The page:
So, why would that be the case? Why is that case because I don’t understand that? I don’t understand why that would be the edge? That in a large pot you should actually go for it basically and get really aggressive. Why is that?
Darren: Because, let’s say there’s a table of 5 players and all of the other 4 players have put $10,000 in, so you need to put $10,000 to stay in but your potential reward is $40,000. You have a 4 to 1 risk/reward to stay in.
With a very small pot, you don’t have that risk reward. This is what I always try to say with… I know everyone, I know people can make profit at 1 to 1 risk/reward but your edge is slimmer and I presume that’s why he’s saying that.
Walter: Right, that makes sense to me now. I see and it’s true. It’s true and I think what you’re saying about the 1 to 1 systems, they feel really good. It’s nice to be a winner and all that but as soon as you slip up, as soon as you start to get off your game or even just have an unlucky streak, even with a 78% win rate, you can have an unlucky streak.
If you don’t keep executing your system and you start to switch it up a bit, you can really run into trouble. I agree. I mean, it’s almost like the 1 to 1 system with $1 risk for $1 reward, those systems. I almost want to say they require a different type of trader, like a better, more vigilant, more disciplined trader.
Then, if you think of it, like a scalper who might have like a 0.7 to 1 system, that makes sense. I mean, they have to be very, very disciplined. They have to have certain rules in place and they just can’t go off the handle.
Whereas, if I am trading my 39% or 37% win rate system, I can get a little bit sloppy and still come out ahead because the average winners 4 to 1 or whatever. It’s not going to hurt.
It just gives you a little bit more cushion but the downside of course is that you’ve got to work on your psychology because boys are painful when you’re trading a 38% win rate system because you’re going to have… The most likely result is the next trade I take is a loser. It’s just demoralizing.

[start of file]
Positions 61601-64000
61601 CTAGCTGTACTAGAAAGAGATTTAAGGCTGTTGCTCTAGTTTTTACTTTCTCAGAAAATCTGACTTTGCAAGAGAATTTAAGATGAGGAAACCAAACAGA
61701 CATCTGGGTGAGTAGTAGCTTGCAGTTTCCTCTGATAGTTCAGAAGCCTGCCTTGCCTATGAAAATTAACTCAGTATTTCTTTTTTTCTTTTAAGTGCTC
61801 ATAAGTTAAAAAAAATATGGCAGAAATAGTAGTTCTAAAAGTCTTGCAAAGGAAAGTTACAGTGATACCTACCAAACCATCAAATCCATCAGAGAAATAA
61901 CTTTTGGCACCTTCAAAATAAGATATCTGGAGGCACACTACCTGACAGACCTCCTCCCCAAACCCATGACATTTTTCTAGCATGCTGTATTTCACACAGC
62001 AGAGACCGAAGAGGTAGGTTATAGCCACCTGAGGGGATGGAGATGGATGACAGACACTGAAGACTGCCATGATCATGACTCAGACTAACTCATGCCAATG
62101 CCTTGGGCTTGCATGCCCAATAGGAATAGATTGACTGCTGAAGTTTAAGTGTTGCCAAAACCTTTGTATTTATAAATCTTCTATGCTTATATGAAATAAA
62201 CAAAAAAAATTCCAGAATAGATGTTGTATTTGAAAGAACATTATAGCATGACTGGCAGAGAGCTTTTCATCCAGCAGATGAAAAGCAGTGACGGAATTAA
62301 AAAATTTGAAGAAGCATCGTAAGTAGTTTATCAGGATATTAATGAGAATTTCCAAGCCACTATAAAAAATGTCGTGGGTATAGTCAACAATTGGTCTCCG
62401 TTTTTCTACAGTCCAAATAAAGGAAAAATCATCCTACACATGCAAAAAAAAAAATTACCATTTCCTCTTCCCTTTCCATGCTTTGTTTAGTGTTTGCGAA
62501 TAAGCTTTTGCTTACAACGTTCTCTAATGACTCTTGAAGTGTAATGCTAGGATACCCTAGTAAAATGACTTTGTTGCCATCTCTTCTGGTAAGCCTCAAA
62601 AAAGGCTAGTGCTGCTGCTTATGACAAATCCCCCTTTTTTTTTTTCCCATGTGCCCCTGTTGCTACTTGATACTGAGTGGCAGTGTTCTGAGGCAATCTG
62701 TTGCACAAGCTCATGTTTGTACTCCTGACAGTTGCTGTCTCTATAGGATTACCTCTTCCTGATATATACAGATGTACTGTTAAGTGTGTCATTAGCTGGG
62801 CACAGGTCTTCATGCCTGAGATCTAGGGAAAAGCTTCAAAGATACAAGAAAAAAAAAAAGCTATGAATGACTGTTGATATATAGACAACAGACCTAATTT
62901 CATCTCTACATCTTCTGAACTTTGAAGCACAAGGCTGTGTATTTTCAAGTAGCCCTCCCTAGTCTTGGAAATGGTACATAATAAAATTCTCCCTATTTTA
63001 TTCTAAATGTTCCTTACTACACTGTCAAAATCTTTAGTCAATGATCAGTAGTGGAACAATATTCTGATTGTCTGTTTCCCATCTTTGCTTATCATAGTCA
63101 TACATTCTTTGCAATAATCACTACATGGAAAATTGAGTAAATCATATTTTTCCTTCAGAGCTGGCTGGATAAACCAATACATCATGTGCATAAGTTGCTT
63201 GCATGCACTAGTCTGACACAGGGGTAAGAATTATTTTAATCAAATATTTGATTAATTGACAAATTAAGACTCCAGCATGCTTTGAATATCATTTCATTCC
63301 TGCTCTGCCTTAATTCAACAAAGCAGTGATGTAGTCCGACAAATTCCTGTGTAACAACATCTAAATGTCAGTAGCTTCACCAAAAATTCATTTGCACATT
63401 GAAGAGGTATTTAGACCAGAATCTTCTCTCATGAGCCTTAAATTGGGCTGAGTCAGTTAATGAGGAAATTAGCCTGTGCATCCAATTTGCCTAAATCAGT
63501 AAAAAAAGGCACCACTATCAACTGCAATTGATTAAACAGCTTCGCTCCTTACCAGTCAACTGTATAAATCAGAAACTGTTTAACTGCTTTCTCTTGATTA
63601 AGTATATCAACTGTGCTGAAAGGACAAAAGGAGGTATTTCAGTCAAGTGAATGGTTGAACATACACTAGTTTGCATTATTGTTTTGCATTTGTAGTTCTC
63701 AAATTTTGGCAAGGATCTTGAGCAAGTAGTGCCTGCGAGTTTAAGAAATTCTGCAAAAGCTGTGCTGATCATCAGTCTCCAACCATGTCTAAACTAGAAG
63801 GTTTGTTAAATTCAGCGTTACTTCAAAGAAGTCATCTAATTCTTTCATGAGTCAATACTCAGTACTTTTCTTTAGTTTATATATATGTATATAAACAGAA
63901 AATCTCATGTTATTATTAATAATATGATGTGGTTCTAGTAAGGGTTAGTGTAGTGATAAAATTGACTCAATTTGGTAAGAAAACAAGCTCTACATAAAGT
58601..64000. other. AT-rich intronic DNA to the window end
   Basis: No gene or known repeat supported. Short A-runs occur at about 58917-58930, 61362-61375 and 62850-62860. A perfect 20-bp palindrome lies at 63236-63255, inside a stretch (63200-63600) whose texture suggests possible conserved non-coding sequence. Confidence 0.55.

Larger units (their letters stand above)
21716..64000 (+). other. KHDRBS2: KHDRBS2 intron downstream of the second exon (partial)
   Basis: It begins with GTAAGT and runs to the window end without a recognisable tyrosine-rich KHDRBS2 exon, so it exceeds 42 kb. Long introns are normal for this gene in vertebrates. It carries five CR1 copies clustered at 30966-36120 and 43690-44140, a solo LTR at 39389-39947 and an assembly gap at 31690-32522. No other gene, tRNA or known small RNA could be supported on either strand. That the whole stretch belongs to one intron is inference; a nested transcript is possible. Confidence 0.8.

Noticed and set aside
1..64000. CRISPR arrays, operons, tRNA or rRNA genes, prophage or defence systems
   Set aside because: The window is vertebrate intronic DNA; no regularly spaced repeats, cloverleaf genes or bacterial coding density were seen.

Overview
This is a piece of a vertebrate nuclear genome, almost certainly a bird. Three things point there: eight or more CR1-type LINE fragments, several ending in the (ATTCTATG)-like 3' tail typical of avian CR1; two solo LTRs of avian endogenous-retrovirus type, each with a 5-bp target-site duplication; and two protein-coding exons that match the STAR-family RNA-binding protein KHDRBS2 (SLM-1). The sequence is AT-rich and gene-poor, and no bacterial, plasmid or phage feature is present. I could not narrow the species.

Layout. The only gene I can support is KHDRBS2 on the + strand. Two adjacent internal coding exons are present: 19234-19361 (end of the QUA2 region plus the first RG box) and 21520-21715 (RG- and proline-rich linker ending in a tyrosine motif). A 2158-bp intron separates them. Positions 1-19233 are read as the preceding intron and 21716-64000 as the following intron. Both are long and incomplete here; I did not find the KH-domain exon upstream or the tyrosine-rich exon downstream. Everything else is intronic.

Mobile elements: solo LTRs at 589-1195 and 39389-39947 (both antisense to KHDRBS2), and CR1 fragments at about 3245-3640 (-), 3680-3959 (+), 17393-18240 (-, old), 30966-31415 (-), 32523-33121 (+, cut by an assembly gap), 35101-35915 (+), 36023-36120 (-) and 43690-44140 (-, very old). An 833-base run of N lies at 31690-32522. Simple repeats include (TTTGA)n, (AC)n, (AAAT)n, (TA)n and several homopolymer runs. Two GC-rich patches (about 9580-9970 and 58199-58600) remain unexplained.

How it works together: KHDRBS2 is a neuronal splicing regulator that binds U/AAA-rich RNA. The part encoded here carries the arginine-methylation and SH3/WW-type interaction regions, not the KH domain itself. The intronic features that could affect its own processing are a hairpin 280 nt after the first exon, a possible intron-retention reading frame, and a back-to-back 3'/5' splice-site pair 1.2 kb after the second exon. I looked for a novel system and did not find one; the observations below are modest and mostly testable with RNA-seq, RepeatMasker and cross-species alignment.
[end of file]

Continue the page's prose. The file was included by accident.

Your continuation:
Darren: And, you’re just limiting every trade’s potential as well. Once or twice a week, if you trade on lower time frame or once or twice a month from higher timeframes, there’s going to be a trade that just goes, just rockets.
Even if you require a higher win rate — I mean at that 1 to 1 — then reduce your risk by half or move to break-even and just give yourself a chance of getting those insane ones where it just goes straight.
That is the least… The thing that happens least often is price just gets up and goes in one direction really hard but you want to be in that game. You want to give yourself a chance of getting those at least.
Walter: Yeah, absolutely. Here’s my final recommendation on this poker thing. I know we’ve taken two episodes to get through all these but I think I’ve really like the idea of trading with multiple — well, you can call it multiple trades — but it’s taking one trade and splitting it up into different exit strategies.
Like a trailing exit, a 2 to 1 target, some sort of money management where you’re adding to it as it goes towards the target. All of these sorts of things, I think it makes sense because you’ll never really know what’s going to happen with this trade and one of those exits is bound to be the winner.
It’s like the way of roulette, actually. It’s funny that you mentioned roulette. The way I play roulette, I know it’s a losing strategy, I know there’s a negative expectancy but I play in a way where I’ve covered a lot of the numbers.
It takes a long time for me to lose my bank on the roulette table and in fact you can get to the point where you have a little lucky streak and just walk away, which is always nice when knowing you’re trading a negative expectancy system.
That’s what I will encourage listeners to do is to think about each trade you take use different exits, completely different exits, so that if it really goes the trailing exits, takes advantage of it. If it goes quickly to a target, the pyramiding strategy takes advantage of it and if it just goes a little bit in your favor, maybe that your target takes advantage of it and the other ones don’t do as well.
That way, it’s not so demoralizing because if you’ll use just one exit strategy, it might make you more money but it’s just harder to stick to because you’re going to feel like you need to change things up because of what happened on the last trade or the last 5 trades, and that’s being human trying to adjust and change things up. But, I think it makes sense to me what I found to be useful is just to split it up and make multiple exit strategies.
Darren: Yeah, I really like that idea. I really like it. I haven’t tried that but I need to look at it for sure. For me, the final point really is definitely look gambling and trading in a different light because I think people that say that trading is different to gambling, they’re in the mindset that the biggest edge they have is selecting their entry.
They might be well be right but as far as I’m concerned, you’re missing the icing on the cake there and I think if you have a kind of a broader idea of what makes trading work, then you’ll see that there is a lot of parallels between it and gambling.
Walter: Cool. Thanks, Darren, for your time and we will see you next time.
Darren: Okay, Walter. Cheers!